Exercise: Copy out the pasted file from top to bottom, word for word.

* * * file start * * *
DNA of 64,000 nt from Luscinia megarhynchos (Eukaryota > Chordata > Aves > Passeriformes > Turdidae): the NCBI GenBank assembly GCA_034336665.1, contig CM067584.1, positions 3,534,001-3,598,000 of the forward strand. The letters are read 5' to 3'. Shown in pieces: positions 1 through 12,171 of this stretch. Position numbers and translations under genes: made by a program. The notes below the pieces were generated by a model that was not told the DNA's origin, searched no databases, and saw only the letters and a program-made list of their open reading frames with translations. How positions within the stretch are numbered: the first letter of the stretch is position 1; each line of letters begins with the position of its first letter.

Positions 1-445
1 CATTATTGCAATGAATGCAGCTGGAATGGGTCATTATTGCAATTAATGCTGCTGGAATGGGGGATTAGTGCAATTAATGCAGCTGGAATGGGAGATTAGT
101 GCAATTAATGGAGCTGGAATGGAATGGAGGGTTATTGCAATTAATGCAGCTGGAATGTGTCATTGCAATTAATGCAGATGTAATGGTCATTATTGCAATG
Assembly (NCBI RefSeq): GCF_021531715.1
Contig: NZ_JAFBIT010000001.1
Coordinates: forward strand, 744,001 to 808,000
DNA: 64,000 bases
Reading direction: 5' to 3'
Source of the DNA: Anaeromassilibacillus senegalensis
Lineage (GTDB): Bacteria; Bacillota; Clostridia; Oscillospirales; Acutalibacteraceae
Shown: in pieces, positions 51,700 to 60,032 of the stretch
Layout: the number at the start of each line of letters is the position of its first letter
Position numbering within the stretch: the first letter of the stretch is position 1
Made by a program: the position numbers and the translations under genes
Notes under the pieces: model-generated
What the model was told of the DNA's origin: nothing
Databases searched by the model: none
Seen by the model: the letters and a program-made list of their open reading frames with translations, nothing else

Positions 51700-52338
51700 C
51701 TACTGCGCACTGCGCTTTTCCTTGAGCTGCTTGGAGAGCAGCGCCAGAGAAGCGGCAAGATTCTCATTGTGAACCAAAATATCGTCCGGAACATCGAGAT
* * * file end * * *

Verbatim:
DNA of 64,000 nt from Luscinia megarhynchos (Eukaryota > Chordata > Aves > Passeriformes > Turdidae): the NCBI GenBank assembly GCA_034336665.1, contig CM067584.1, positions 3,534,001-3,598,000 of the forward strand. The letters are read 5' to 3'. Shown in pieces: positions 1 through 12,171 of this stretch. Position numbers and translations under genes: made by a program. The notes below the pieces were generated by a model that was not told the DNA's origin, searched no databases, and saw only the letters and a program-made list of their open reading frames with translations. How positions within the stretch are numbered: the first letter of the stretch is position 1; each line of letters begins with the position of its first letter.

Positions 1-445
1 CATTATTGCAATGAATGCAGCTGGAATGGGTCATTATTGCAATTAATGCTGCTGGAATGGGGGATTAGTGCAATTAATGCAGCTGGAATGGGAGATTAGT
101 GCAATTAATGGAGCTGGAATGGAATGGAGGGTTATTGCAATTAATGCAGCTGGAATGTGTCATTGCAATTAATGCAGATGTAATGGTCATTATTGCAATG
Assembly (NCBI RefSeq): GCF_021531715.1
Contig: NZ_JAFBIT010000001.1
Coordinates: forward strand, 744,001 to 808,000
DNA: 64,000 bases
Reading direction: 5' to 3'
Source of the DNA: Anaeromassilibacillus senegalensis
Lineage (GTDB): Bacteria; Bacillota; Clostridia; Oscillospirales; Acutalibacteraceae
Shown: in pieces, positions 51,700 to 60,032 of the stretch
Layout: the number at the start of each line of letters is the position of its first letter
Position numbering within the stretch: the first letter of the stretch is position 1
Made by a program: the position numbers and the translations under genes
Notes under the pieces: model-generated
What the model was told of the DNA's origin: nothing
Databases searched by the model: none
Seen by the model: the letters and a program-made list of their open reading frames with translations, nothing else

Positions 51700-52338
51700 C
51701 TACTGCGCACTGCGCTTTTCCTTGAGCTGCTTGGAGAGCAGCGCCAGAGAAGCGGCAAGATTCTCATTGTGAACCAAAATATCGTCCGGAACATCGAGAT